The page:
22: A Giant Box of Love

22: A Giant Box of Love

From Chicken Soup for the Soul: The Joy of Christmas

A Giant Box of Love

If the whole world were put into one scale, and my mother in the other, the whole world would kick the beam.

~Lord Langdale

It couldn’t have been easy for my mom — a single mother with three energetic kids ages ten to sixteen, who worked long hours to provide us with clothing and food. Somehow she did it, keeping us busy and out of trouble. Sometimes she had to be really creative.

One Christmas, Mom came home from work with three boxes… three refrigerator boxes. Seriously. Refrigerator boxes. That weekend, she sent us out to the garage with those boxes and several cans of paint. Our only instructions were to paint them however we wanted. We had no idea what those boxes would be used for and I painted mine my favorite color: bright purple. To add a touch of whimsy, I added huge yellow and orange flowers. It was the 1970’s, after all. I can still picture that box; it was awful, really quite hideous, but my ten-year-old self was so proud!

After our day of painting, my siblings and I put those boxes out of our minds and began to look forward to Christmas Day. We knew Mom didn’t have a lot of extra money; we shopped at the thrift store for school clothes, gathered supplies at Pic-N-Save, and bought dayold bread at a local bakery. But that certainly didn’t keep me from wanting something very special that year. A just-for-me gift that wasn’t a hand-me-down from my older brother or sister.

I knew, though, it was unlikely. We didn’t have the money for the one gift I wanted and I was okay with that.

Christmas Eve came, and we followed our tradition of going to Christmas Eve service at church. We sang all the standard Christmas songs. Our pastor spoke of the birth of Jesus, the choir sang, the nativity scene was played out. Afterward, we sipped apple cider and munched on sugar cookies. My friends and I talked about what we hoped would be under the tree. I didn’t even mention the special gift I wanted.

I kept telling myself that it wasn’t going to happen. I would be happy with whatever my mom gave me.

We headed for home and followed another tradition of opening our stockings and one gift. Just one. As always, our stockings were full of candy, small toys, and a pair of socks. Finally, we opened that one gift — matching pajamas. We drank hot cocoa and sang a few more carols. Then it was off to bed.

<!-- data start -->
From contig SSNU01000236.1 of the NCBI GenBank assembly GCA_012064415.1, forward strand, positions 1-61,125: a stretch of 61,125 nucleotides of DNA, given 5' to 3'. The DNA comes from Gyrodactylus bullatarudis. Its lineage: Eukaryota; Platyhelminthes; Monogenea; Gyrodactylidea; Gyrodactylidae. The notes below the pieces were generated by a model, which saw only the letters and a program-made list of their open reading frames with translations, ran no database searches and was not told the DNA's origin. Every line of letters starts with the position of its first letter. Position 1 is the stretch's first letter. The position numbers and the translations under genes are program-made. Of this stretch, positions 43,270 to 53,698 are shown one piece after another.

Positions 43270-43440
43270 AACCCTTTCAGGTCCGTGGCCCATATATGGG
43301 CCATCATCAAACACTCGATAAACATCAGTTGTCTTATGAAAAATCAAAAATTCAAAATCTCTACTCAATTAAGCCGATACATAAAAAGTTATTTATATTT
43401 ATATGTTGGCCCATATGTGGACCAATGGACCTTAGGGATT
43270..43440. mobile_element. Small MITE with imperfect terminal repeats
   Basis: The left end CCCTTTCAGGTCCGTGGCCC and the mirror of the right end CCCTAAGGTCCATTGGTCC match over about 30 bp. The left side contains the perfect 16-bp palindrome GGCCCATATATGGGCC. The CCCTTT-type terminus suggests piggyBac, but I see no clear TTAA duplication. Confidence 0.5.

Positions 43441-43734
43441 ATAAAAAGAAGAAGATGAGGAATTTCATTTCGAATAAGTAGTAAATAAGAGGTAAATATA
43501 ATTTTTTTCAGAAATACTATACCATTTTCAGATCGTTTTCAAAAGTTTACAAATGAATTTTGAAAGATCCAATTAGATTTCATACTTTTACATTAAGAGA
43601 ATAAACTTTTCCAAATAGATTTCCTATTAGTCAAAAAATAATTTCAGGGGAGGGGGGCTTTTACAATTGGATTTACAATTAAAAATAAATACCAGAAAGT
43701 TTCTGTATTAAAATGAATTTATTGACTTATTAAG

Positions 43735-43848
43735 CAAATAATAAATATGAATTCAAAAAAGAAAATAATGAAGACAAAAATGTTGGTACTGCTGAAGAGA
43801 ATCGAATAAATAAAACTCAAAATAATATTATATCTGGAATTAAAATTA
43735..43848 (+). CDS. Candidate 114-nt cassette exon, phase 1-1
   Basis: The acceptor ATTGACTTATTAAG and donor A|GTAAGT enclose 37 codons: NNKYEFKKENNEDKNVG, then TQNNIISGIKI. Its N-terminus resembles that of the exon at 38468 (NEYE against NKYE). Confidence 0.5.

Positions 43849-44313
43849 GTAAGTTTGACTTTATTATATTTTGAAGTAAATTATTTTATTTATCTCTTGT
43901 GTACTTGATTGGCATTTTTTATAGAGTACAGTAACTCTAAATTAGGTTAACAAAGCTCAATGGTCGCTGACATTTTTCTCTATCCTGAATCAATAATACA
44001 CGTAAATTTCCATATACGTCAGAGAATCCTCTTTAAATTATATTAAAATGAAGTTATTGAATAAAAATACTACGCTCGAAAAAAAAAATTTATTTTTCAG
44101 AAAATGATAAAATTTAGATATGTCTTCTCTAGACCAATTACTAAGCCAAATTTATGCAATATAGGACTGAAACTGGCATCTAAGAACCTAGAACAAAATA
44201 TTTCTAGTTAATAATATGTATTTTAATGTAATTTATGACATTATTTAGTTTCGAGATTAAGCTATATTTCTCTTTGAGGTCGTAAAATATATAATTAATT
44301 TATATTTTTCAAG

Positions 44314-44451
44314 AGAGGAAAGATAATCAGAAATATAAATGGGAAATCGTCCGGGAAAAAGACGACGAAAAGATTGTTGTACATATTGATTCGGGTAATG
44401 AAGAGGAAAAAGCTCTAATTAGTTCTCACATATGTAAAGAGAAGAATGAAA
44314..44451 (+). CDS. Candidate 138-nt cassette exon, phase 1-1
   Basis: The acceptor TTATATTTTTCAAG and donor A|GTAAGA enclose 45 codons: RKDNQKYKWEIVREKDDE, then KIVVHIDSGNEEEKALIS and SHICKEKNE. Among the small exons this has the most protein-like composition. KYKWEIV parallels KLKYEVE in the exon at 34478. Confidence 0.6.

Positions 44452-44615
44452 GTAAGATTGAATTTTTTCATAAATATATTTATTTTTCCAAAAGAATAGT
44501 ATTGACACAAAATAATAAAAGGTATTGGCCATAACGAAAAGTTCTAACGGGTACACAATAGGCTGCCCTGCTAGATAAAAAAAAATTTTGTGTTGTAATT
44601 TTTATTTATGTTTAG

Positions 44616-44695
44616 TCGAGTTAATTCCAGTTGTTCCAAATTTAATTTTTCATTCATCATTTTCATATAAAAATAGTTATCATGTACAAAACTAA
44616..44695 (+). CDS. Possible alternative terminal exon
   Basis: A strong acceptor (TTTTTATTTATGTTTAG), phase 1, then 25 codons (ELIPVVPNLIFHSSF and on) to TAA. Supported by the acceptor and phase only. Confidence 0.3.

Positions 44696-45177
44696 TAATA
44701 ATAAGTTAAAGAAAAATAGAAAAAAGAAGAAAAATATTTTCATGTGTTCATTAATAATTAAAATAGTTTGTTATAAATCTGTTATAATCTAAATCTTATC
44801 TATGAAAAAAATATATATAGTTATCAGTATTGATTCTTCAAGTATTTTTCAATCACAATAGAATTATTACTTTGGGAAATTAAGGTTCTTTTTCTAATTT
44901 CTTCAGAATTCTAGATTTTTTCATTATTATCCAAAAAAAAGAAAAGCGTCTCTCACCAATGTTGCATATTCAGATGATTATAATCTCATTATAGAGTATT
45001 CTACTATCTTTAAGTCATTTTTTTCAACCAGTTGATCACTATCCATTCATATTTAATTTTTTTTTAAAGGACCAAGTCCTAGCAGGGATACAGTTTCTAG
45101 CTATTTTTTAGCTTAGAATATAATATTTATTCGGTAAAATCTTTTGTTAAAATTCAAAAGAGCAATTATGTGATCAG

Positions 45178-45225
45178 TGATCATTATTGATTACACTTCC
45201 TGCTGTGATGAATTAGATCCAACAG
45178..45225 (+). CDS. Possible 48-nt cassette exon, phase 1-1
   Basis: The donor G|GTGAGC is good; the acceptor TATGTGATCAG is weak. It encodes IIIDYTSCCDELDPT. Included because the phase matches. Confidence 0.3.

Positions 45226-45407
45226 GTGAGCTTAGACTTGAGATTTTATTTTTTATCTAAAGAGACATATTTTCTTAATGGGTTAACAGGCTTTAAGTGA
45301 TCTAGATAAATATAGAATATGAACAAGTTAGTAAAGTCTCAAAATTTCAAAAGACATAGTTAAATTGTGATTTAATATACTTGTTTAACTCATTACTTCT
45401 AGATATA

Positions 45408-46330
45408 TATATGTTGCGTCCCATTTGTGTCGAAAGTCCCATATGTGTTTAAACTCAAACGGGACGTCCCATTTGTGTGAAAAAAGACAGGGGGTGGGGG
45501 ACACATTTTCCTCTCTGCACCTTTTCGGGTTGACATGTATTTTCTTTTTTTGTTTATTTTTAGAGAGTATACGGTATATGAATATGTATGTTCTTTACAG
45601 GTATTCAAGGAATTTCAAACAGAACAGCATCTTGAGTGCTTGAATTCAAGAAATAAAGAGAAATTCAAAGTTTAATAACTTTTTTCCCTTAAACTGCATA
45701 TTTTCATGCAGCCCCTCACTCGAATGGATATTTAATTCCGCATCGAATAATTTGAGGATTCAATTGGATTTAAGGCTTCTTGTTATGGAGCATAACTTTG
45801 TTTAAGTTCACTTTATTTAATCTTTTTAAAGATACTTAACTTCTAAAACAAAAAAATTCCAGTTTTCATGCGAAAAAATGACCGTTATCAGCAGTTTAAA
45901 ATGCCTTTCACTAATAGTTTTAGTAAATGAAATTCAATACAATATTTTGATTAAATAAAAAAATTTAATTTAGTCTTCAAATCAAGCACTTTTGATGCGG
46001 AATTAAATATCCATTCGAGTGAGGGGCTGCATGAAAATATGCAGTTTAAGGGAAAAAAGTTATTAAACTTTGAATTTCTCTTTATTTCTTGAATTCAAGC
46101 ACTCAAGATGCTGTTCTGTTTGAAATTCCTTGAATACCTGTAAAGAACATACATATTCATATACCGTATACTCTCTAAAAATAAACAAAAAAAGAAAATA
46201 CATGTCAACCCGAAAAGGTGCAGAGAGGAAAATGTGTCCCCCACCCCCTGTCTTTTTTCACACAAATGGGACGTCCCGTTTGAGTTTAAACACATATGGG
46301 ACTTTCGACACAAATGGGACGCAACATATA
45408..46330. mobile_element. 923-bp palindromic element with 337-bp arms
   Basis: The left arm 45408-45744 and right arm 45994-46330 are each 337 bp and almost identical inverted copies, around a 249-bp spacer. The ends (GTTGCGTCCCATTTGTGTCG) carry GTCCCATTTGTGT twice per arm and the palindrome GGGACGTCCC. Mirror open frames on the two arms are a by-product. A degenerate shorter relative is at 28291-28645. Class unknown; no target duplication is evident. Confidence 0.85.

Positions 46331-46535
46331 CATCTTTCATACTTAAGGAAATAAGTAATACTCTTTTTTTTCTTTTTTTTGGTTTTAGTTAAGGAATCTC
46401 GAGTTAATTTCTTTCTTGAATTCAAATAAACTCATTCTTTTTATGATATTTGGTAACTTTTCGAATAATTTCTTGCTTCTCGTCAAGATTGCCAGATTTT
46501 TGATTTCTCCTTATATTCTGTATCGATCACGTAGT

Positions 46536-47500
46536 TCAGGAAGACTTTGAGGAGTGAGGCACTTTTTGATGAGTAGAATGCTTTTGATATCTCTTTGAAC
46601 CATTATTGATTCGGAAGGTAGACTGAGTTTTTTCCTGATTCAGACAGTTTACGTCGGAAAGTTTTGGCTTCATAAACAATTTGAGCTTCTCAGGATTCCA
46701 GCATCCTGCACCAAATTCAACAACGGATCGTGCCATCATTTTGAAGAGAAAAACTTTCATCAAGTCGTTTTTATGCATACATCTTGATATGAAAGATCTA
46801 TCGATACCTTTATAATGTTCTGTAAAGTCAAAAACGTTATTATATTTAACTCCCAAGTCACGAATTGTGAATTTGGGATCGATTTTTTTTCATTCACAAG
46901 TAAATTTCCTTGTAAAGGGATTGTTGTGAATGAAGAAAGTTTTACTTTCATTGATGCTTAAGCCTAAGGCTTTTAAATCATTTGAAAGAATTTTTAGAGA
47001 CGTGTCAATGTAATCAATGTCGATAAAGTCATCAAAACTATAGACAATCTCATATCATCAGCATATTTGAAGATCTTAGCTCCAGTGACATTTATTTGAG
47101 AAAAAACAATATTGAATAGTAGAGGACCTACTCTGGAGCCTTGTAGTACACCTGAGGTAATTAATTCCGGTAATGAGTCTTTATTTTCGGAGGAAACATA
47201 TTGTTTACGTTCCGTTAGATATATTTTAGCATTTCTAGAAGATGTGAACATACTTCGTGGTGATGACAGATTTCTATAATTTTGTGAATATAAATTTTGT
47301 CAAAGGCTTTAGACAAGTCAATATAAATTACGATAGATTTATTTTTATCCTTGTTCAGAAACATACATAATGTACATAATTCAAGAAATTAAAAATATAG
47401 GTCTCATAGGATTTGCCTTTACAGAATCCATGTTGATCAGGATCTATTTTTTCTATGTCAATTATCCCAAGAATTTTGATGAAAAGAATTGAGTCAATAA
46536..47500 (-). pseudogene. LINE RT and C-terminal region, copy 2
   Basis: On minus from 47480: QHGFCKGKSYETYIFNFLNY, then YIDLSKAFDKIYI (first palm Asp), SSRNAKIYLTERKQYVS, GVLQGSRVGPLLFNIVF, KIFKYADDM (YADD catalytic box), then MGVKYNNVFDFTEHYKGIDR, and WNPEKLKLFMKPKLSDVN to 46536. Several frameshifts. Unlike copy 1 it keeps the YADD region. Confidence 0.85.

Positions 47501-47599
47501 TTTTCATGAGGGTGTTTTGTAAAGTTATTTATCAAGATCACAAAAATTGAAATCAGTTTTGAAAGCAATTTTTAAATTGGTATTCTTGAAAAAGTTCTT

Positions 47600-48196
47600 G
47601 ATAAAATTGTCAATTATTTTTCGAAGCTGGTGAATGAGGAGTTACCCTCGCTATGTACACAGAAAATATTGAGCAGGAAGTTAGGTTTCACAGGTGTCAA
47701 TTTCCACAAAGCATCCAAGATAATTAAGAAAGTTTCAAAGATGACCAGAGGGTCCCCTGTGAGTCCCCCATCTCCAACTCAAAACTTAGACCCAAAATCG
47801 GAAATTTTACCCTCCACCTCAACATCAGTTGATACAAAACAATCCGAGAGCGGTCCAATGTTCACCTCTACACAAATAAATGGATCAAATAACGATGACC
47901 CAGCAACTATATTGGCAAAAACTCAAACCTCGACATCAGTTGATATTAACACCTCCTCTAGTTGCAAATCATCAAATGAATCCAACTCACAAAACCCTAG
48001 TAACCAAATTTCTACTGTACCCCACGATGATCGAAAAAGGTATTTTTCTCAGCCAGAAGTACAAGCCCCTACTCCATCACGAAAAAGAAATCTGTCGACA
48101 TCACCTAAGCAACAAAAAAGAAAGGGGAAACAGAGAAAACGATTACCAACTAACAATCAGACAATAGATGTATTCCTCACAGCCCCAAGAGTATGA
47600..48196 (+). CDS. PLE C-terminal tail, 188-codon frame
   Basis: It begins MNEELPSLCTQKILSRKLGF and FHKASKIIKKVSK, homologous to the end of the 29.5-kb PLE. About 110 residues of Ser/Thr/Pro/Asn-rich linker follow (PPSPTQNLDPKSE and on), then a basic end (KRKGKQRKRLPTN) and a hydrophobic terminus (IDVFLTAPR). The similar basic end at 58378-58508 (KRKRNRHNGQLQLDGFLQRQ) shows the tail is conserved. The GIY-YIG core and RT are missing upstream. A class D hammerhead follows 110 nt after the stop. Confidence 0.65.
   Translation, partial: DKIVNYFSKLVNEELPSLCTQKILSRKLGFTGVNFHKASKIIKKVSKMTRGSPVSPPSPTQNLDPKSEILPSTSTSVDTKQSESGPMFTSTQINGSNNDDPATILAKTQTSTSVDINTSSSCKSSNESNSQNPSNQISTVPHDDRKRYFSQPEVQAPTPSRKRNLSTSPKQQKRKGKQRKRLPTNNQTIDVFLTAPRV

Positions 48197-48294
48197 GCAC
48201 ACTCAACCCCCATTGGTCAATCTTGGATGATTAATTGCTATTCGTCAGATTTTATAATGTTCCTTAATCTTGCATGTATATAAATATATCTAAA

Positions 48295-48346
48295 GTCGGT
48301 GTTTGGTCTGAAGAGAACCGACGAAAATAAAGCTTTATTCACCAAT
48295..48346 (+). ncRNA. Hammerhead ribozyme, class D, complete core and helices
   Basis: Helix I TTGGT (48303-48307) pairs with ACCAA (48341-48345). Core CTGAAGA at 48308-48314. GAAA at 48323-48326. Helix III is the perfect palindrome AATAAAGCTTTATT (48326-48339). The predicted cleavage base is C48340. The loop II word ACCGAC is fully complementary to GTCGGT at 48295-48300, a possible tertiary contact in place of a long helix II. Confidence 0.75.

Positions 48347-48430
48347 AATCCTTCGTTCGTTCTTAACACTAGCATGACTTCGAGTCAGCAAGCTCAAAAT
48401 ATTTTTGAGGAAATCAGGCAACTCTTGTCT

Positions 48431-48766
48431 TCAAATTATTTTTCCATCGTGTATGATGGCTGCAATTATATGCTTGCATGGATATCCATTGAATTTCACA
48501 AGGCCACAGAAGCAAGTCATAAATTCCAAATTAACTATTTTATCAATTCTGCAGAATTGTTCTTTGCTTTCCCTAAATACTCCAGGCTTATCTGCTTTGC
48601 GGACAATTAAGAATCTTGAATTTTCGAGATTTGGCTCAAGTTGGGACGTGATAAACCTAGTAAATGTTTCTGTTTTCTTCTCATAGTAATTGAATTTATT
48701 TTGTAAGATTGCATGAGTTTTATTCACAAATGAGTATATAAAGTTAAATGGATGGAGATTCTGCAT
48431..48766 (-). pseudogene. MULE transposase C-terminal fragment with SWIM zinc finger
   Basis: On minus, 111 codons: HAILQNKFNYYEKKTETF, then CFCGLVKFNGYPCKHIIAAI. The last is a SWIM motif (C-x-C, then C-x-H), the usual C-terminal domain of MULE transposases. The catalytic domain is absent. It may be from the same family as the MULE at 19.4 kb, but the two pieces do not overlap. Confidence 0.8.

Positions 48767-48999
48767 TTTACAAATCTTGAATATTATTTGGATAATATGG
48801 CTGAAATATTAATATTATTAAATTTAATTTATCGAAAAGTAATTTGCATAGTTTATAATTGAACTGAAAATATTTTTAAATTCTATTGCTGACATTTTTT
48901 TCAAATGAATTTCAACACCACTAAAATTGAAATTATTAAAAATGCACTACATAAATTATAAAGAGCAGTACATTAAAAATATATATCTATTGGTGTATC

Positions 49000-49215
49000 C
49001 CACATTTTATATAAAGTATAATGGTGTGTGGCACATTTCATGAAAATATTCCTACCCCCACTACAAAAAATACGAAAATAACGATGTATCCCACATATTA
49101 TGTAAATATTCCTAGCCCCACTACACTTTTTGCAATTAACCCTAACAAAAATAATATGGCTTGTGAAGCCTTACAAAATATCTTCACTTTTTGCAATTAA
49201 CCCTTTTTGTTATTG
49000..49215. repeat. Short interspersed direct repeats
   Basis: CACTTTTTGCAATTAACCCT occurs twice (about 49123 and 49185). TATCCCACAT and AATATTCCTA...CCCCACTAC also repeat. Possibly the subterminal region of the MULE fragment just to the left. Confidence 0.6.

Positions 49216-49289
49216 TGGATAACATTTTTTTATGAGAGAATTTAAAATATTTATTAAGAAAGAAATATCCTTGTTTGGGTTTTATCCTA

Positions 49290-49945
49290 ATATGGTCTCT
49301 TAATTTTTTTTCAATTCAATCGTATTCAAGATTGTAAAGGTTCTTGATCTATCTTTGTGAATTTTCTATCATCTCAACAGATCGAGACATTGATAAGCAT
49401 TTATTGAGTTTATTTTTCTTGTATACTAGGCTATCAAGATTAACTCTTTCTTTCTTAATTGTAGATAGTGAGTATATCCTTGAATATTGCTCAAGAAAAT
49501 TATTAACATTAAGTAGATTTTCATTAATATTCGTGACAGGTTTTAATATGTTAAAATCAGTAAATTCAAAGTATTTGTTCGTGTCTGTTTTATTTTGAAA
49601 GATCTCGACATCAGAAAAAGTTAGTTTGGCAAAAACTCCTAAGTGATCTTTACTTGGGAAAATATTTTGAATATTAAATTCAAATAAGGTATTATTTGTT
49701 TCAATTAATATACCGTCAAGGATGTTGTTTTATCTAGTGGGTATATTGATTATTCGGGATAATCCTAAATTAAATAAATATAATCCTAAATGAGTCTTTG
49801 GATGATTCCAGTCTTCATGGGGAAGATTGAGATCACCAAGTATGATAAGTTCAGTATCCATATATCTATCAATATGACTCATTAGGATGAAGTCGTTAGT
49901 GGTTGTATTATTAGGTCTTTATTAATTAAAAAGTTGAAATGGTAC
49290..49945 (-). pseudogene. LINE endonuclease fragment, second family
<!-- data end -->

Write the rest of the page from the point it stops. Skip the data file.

On Christmas morning, we were not allowed to even peek in the living room before breakfast. This Christmas was no exception. After inhaling eggs, bacon, and toast, we ran to the living room… and stopped dead in our tracks.

Those refrigerator boxes were in front of the tree. But we still weren’t allowed to open them. We had to sit quietly in our matching pajamas and read the story of Christ’s birth from the book of Luke.

After prayer, we were finally allowed to open the giant boxes.

My sixteen-year-old sister’s box was hiding a bright red beanbag chair, a very cool thing for a teenaged girl. She immediately settled in to what would be her favorite seat. My fourteen-year-old brother found a refurbished drum set in his box.

And in mine?

My very first, all-for-me bicycle! Exactly what I wanted! It too was refurbished, but that didn’t matter. It was sparkly and purple with pink and white tassels! The basket was white with purple flowers! It was perfect. Just perfect. I could ride all I wanted without having to wait for my brother or sister to let me use theirs, which was never as often as I would have liked. I don’t know how she did it, but my mom had once again made a Christmas wish come true.

Yes, it couldn’t have been easy, but somehow, my mom made that Christmas one of the best I’d ever had… and few since have topped it. No other refrigerator boxes have appeared before my tree. And no other gift has illustrated a mother’s love in quite the same way.

~Sauni Rinehart

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